Purple Heart by Patricia McCormick

Purple Heart is a fictionalized book written by Patricia McCormick for  youth over 13 years of age.  It is a gripping account about 18-year-old “boy soldiers” being sent to fight the war in Iraq.  As McCormick commented, “It isn’t a pro-war book or an anti-war book.”   “It’s my attempt to portray how three children — two 18-year-old Americans and a 10-year-old Iraqi boy — have been affected by the war.”   McCormick has written a convincing account about how brutal life is in the war zone, for both soldiers and civilians.  It is a heartbreaking story about how everyone suffers in war.  Purple Heart is a well-researched novel.  It was named by Publishers Weekly as one of the best books of 2009.  This is a great discussion book for the classroom.

Private Matt Duffy wakes up in an Army hospital with a doctor poking his feet with pins.   He doesn’t understand why he’s there.  He has difficulty moving and his speech is garbled.   He is told he has suffered a traumatic brain injury (TBI).  Another officer soon appears and presents him with a Purple Heart.  But, Matt doesn’t know why, and he doesn’t want the medal.  Matt wants to know what has happened to him.  He’s instructed that his job is to recover from his battle wounds.

In the following weeks, sleep brings Matt little peace.  He is haunted by the sight of a little Iraqi boy standing at the end of an alley filled with debris.  It’s always the same flashback of a strange series of events happening in slow motion.  He sees a stray dog, hears the loud call to prayer by a muezzin,  and sees an overturned car in the street.  Suddenly there is a silent flash of light and the young boy is lifted off his feet into the air.  There is a loud explosion next to Matt.

Matt’s buddy Justin, visits frequently.   Justin tells him what he remembers of the attack.  Justin saved Matt’s life that day.  Over time, Matt begins to remember more and feels Justin is holding back.  He knows something went very wrong that day.  They were in the wrong place.  They hadn’t followed orders.  Matt somehow feels responsible for the boy’s death, but he doesn’t know why.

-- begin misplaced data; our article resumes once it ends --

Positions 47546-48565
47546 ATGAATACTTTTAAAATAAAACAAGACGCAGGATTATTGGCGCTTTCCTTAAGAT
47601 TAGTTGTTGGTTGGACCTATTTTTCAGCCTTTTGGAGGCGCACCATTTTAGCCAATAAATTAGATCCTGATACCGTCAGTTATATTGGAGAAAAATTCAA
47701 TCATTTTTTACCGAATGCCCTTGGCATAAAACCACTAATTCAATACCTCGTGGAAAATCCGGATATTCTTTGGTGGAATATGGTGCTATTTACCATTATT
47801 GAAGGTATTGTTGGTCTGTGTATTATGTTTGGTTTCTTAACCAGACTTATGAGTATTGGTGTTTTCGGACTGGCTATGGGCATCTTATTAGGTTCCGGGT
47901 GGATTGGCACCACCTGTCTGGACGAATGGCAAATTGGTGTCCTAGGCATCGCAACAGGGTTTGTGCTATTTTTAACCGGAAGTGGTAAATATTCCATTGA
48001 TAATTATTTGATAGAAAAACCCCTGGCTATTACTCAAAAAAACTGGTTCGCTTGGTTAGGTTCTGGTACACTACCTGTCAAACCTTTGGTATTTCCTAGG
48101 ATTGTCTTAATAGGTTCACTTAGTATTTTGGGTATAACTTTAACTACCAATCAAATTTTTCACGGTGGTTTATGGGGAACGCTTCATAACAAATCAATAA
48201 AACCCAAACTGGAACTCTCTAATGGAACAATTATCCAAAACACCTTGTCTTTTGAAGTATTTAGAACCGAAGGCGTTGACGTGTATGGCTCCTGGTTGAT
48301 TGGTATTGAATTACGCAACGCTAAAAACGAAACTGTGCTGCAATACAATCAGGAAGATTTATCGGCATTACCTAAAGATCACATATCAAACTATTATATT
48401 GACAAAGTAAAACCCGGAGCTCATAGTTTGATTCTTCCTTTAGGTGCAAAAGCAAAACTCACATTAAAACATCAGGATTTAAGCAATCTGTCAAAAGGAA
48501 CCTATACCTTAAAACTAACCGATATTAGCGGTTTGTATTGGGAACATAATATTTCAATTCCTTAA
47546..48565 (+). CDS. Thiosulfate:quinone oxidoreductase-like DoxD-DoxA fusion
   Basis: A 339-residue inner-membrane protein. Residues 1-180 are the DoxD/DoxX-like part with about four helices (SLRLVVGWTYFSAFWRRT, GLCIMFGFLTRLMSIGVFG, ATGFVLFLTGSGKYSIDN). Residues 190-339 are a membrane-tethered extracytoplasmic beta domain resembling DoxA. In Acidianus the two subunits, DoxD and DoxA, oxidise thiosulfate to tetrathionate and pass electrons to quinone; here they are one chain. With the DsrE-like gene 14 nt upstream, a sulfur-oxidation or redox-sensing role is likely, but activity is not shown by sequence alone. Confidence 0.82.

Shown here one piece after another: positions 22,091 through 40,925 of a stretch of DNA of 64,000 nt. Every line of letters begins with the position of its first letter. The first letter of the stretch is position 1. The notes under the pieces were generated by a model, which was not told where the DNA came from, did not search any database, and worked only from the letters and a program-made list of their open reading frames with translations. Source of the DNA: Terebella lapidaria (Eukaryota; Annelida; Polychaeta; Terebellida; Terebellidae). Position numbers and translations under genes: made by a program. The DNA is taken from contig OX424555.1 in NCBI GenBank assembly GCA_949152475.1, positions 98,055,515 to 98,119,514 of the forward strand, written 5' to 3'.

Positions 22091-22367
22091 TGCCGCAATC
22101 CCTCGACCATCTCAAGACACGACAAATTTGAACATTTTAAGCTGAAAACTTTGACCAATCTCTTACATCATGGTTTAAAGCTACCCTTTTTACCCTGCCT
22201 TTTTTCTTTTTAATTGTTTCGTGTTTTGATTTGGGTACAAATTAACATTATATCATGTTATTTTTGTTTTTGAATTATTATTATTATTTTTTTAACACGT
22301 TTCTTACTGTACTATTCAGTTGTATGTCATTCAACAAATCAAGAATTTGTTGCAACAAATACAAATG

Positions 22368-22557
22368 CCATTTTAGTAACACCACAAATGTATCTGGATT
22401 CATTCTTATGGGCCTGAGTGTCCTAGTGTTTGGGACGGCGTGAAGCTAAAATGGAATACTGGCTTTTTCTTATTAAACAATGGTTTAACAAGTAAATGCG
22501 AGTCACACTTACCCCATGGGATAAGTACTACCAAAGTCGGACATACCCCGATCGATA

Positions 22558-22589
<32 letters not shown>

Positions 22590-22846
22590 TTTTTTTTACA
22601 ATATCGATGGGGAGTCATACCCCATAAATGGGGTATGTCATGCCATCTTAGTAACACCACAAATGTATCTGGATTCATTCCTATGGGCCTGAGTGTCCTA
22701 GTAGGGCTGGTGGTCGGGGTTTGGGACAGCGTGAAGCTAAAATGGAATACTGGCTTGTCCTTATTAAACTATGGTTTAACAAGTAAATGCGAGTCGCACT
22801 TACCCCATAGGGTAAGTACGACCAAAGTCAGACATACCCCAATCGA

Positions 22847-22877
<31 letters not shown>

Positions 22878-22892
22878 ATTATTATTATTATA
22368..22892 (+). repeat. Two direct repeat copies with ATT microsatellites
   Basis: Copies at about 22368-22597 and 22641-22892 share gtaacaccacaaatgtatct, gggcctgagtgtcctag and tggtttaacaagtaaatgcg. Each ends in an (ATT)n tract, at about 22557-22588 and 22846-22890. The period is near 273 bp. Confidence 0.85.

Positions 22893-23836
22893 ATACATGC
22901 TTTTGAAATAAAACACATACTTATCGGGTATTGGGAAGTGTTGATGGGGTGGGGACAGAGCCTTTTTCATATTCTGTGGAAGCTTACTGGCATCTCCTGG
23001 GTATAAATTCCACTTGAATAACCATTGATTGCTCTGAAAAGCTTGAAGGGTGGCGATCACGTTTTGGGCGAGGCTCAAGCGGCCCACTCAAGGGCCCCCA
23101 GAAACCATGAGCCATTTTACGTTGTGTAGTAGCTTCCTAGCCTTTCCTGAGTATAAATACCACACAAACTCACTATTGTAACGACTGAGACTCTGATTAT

After lengthy rehabilitation and a criminal investigation into the death of a civilian, Matt returns to his squadron.  He’s glad to be back.  There is always the dust and sand to contend with and the searing heat.  But, there is also the uncertainty of living on the edge.  There is the possibility of an ambush around every corner, and  Matt is fearful he won’t be able to pull the trigger when the time comes.  The events of that day still live in him and he wonders if he’ll ever know the truth.

McCormick isn’t afraid to tackle tough and complex issues.  Visit McCormick’s website to view her other award-winning books, Sold, My Brother’s Keeper and Cut.

Note:  Although Matt doesn’t die in this story, other soldiers do.  There are support organizations available for families who have lost loved ones to war,  Tragedy Assistance for Survivors Program (TAPS).   Military Families United honor the fallen, support those who fight, and serve military families.  The  U.S. Army has a program, Finding Strength and Hope Together,  for soldiers/veterans at risk and dealing with PTSD.  There is the  National Veterans Wellness Center in Angel Fire, NM, that helps rehabilitate veterans with PTSD. And, there is a Veterans Crisis Line where veterans can call 24 hours a day for support.

Copyright (c) 2011,  Patricia Howe Tilton, All Rights Reserved